IDOL TALK: Having Two Novels Already Published Wasn’t A Prerequisite  

New York Times bestselling author Michael Koryta got the call from the records office at Indiana University shortly before he was scheduled to graduate. Looking back, it’s easy to understand why he overlooked a single core prerequisite.

Koryta was busy writing part-time for the Bloomington Herald-Times, he worked occasionally for a private detective and in what little spare time he had left, he was writing novels. He did all of this while studying for a degree in criminal justice because he never lost sight of his goal to become a crime fiction writer.

A precocious kid, he can’t recall when the lightbulb flipped on. “I don’t remember a time I wasn’t reading and not wanting to write. That goes back to the earliest part of my childhood,” he says.

Koryta was a college sophomore when he sold his first novel. While shopping his first manuscript, the 19-year-old didn’t tell anyone he was a student for fear they wouldn’t take him seriously. Tonight I said Goodbye, was published the next year. He’d just turned 20, too young to walk up to the bar or rent a car, but old enough to be nominated for an Edgar that year.

His second novel, Sorrow’s Anthem, was published before he was scheduled to graduate. With so much on his plate, it’s easy to forgive him for overlooking that one required course in his curriculum. He was told he could not walk across the stage and pick up his diploma in May 2006.

“They informed me I hadn’t completed my intensive writing requirement.” That’s right. Indiana University was insisting he complete a writing course (he chose creative writing—go figure), before he could graduate. At the time, his creative writing was already published in ten languages around the world. So, he spent the summer of 2006 taking a correspondence course to graduate while still writing for the newspaper and working on his third novel.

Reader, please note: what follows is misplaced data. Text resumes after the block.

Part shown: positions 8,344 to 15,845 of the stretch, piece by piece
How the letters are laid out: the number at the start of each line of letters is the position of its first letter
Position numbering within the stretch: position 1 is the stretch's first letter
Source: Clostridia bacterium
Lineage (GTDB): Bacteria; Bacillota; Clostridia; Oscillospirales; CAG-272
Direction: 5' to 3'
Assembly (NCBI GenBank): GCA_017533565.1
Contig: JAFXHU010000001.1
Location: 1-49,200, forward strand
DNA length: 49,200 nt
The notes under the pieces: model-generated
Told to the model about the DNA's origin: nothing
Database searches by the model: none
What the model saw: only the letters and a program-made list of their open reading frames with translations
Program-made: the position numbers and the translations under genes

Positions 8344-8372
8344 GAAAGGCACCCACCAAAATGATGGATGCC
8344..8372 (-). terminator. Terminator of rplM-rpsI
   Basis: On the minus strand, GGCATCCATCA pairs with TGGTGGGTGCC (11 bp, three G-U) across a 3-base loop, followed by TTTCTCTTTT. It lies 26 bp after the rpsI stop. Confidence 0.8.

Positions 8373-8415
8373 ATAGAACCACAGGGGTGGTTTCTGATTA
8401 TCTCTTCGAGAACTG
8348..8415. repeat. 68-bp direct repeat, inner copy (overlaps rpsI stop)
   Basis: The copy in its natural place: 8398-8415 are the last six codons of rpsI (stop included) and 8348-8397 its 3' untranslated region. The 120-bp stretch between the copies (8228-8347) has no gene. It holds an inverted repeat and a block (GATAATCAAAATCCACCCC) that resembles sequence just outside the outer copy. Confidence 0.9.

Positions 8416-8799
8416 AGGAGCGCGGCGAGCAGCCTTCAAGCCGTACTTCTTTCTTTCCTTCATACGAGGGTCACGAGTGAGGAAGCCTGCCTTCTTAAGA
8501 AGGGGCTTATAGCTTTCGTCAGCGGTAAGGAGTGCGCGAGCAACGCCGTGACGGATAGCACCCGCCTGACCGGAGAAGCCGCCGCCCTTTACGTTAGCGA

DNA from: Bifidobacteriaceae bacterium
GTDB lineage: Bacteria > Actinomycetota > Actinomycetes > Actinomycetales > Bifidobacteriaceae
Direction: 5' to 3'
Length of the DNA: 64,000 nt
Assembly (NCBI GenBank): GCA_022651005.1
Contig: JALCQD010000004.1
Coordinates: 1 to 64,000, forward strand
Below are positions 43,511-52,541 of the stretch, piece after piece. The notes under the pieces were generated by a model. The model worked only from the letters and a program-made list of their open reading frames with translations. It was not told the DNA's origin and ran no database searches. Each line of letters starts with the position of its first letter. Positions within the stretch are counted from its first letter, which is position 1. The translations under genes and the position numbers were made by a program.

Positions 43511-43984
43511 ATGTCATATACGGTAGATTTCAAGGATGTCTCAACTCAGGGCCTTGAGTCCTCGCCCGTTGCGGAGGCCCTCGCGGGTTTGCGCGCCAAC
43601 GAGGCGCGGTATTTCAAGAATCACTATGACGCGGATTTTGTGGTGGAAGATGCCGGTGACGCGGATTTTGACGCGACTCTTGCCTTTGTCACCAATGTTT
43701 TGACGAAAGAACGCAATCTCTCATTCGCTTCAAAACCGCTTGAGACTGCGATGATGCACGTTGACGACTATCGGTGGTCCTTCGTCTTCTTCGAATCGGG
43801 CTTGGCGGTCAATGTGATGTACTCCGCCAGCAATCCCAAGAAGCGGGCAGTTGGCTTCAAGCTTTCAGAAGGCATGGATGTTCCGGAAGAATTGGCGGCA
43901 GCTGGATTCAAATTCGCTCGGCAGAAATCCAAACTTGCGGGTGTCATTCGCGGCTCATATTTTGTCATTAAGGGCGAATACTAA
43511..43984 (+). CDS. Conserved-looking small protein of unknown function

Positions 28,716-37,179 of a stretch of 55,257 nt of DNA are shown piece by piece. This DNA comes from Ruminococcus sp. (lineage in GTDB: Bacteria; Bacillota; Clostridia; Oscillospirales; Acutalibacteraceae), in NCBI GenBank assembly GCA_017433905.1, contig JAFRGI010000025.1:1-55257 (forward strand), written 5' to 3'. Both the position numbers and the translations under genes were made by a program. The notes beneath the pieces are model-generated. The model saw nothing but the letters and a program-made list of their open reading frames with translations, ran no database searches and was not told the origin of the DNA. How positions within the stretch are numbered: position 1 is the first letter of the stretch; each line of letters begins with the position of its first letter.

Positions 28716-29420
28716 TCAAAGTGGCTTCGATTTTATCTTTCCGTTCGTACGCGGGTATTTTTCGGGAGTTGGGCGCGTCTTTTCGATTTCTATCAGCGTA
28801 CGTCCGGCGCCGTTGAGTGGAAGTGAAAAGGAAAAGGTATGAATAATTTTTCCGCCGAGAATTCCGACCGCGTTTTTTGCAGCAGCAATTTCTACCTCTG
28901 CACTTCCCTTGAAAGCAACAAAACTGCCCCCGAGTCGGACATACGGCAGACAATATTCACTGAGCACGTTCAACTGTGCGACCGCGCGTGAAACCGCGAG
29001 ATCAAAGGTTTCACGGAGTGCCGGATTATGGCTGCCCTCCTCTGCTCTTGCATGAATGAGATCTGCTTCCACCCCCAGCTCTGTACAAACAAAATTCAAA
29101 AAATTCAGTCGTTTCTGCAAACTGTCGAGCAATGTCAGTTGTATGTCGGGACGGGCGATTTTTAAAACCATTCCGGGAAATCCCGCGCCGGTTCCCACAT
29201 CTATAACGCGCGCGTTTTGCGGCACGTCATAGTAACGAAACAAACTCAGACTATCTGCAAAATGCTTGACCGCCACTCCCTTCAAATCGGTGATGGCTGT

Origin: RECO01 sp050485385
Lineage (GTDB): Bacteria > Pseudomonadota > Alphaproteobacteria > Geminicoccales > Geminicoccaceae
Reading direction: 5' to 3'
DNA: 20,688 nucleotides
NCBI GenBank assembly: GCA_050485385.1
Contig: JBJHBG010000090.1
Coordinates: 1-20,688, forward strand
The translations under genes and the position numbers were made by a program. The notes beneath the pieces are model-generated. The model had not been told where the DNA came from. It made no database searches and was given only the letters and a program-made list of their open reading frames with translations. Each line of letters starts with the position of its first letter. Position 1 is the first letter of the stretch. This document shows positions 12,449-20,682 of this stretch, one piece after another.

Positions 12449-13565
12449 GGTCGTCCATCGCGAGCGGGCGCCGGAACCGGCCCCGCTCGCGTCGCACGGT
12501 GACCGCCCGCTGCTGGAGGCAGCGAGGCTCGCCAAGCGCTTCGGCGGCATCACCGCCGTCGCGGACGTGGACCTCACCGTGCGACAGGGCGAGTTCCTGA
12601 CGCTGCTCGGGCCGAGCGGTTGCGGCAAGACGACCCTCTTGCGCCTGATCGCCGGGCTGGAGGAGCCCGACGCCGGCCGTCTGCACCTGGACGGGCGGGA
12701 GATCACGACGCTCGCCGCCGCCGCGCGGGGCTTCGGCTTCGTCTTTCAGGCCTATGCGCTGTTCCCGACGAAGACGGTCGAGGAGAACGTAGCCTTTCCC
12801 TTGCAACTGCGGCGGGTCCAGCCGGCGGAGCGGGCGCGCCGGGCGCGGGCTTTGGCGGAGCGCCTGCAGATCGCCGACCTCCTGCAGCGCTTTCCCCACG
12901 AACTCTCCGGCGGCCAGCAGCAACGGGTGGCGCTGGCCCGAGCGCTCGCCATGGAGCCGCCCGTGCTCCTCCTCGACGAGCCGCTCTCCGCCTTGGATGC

Indiana University, after all, has its standards.

He has published seventeen crime and supernatural novels since his sophomore year. His eighteenth novel, Never Far Away, launches February 9. It is a story of a mother who is a witness to a terrible crime that forces her to fake her own death, go into hiding and give up her family. When her husband dies unexpectantly, and with her children believing she died long ago, she reemerges as their aunt and guardian. In doing so, she inadvertently leaves a trail for an assassin who failed to complete the job the first time.

Koryta, now 38, has been a published author for half his life, having written 18 novels in the past 19 years. It can all be traced back to his laser-like preoccupation with writing, which delayed his Indiana University graduation. He finally received his diploma at home in the mail at the end of the summer of 2006, which only goes to prove Michael Koryta is truly in a class of his own.

To read the entire story, visit The Big Thrill magazine.